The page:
It had been assumed until relatively recently that Chagall grieved alone until his marriage to Valentina (Vava) four years before this picture was painted, but in this intervening period he formed a relationship with his married housekeeper, Virginia Haggard McNeil. They had a son, David, together. Virginia broke off her marriage to her husband and lived with Chagall in the United States and France for seven years but they never married. During this time Chagall experienced deep tensions and conflicting emotions because he regarded the situation as being unseemly in spite of his attraction to Virginia (Virginia was only able to obtain a divorce from John McNeil in 1951).
Both Etude pour la nuit de Vence and The bridges of the Seine (fig.1) express reverence for all these relationships. The position and choice of motifs depicted in the top left of both canvases, namely the violinist, cockerel and goat immersed in deep red pigment and floating in the night sky within Etude pour la nuit de Vence and the elevated, heavenly nursing mother with child and cockerel depicted in The bridges of the Seine, perhaps suggest the love that Chagall had cherished but ultimately lost with Virginia and their son. At the point that these paintings were completed, those emotional memories were relatively fresh. And opposing the aforementioned area of the composition and to the bottom of each canvas, is a beautifully haunting image of a couple who lie locked in an embrace and somewhat hidden within the landscape. It is very possible that this represents the roots and memory of love that he and Bella shared throughout their years together, but alternatively it may signify the sexual love for Vava that Chagall was experiencing at the time of painting. The viewer may never be sure of the identities of the women depicted in each work, but certainly it is an insight into the complex and emotional psyche of the artist himself.
Further to Chagall's personal narrative, Etude pour la nuit de Vence is insightful as a composition that indicates the influence of the craft of stained glass windows on his work. Chagall's first direct experience of the stained glass medium was in 1952, when he visited Chartres Cathedral and made detailed studies of its magnificent Gothic windows. In fact, the intense, luminous colour that is characteristic of many of his paintings of the early 1950s is due in no small measure to this encounter (M. Bohm-Duchen, op.cit. p.299). Notable in Etude pour la nuit de Vence is the black outlining to each of the blocks of colour on the canvas, just as black lead would be manipulated to define each coloured pane of glass. Furthermore, the viewer is struck by the sphere of bright white paint within the upper area of the composition; a design that recurs within Chagall's work for the Synagogue of Hadassah Medical Centre that he designed in 1960-1962, which contains a clearly defined sphere of white glass with diagonal 'rays' emitting from it to visually describe God's light over the world.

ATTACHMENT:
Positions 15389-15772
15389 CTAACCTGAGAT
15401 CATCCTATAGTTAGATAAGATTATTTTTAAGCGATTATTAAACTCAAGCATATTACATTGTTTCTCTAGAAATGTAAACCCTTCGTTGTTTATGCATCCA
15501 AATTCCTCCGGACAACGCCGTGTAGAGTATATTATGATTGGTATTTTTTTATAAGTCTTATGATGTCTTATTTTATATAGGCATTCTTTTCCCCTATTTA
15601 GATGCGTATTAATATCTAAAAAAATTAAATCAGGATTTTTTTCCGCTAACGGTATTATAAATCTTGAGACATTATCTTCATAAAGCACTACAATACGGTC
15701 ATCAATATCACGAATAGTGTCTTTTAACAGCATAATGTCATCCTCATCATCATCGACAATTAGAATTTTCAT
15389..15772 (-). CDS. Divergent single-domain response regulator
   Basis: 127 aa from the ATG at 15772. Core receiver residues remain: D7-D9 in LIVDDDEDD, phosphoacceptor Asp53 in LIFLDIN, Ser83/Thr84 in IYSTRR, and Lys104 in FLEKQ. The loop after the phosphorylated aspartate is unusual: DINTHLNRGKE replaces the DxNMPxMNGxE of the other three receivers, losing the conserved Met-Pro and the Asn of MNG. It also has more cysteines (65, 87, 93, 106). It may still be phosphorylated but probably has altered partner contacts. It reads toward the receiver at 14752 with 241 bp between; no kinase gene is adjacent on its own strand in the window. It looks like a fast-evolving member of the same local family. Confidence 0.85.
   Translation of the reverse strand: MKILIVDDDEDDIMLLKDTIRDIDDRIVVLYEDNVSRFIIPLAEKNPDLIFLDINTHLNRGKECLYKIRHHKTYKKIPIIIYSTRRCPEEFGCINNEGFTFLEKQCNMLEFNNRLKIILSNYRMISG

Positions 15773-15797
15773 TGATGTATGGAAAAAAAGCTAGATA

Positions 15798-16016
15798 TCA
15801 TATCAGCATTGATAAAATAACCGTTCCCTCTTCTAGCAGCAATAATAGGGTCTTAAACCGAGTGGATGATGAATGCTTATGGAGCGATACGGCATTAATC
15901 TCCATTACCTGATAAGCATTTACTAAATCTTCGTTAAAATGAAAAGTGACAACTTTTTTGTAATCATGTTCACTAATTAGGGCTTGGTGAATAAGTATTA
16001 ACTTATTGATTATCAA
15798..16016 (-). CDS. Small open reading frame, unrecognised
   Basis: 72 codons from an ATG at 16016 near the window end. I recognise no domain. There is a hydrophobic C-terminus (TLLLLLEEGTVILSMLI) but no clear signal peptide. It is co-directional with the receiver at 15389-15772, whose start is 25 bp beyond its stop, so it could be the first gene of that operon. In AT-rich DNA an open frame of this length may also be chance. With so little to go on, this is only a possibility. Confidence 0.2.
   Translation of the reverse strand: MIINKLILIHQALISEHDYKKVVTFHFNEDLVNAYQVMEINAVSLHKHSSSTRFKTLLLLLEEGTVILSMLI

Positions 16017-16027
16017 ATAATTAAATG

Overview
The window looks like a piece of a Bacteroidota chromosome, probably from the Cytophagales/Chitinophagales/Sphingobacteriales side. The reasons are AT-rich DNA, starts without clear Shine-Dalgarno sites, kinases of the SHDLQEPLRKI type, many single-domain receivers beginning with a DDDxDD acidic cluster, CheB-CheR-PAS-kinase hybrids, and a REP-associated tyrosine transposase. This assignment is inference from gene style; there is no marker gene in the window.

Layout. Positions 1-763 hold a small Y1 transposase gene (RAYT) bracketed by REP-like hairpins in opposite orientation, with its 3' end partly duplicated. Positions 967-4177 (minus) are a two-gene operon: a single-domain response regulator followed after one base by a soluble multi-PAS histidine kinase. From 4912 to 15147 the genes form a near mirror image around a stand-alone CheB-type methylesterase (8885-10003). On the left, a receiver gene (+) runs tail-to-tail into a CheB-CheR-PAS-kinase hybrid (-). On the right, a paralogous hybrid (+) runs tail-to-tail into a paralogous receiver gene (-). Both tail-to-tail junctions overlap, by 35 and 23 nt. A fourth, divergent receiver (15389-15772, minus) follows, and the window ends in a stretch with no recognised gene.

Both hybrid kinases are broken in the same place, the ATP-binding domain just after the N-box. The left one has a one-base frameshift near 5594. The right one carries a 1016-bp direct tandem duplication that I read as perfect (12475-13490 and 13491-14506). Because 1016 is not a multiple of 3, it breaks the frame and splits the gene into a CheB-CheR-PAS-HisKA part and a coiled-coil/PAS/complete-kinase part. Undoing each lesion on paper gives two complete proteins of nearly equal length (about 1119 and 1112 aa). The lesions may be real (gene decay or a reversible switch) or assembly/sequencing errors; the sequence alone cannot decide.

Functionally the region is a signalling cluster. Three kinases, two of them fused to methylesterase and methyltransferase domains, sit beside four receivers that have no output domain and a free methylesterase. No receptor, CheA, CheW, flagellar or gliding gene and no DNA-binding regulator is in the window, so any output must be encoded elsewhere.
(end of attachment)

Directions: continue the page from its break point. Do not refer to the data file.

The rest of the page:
While on the one hand Chagall's painting was deeply affected by his autobiographical experiences, on the other, his technique and compositional style stayed true to the deep-rooted sense of folklore and religious heritage that his family had nurtured for centuries. Etude pour la nuit de Vence is a significant painting because of its allegiance to both.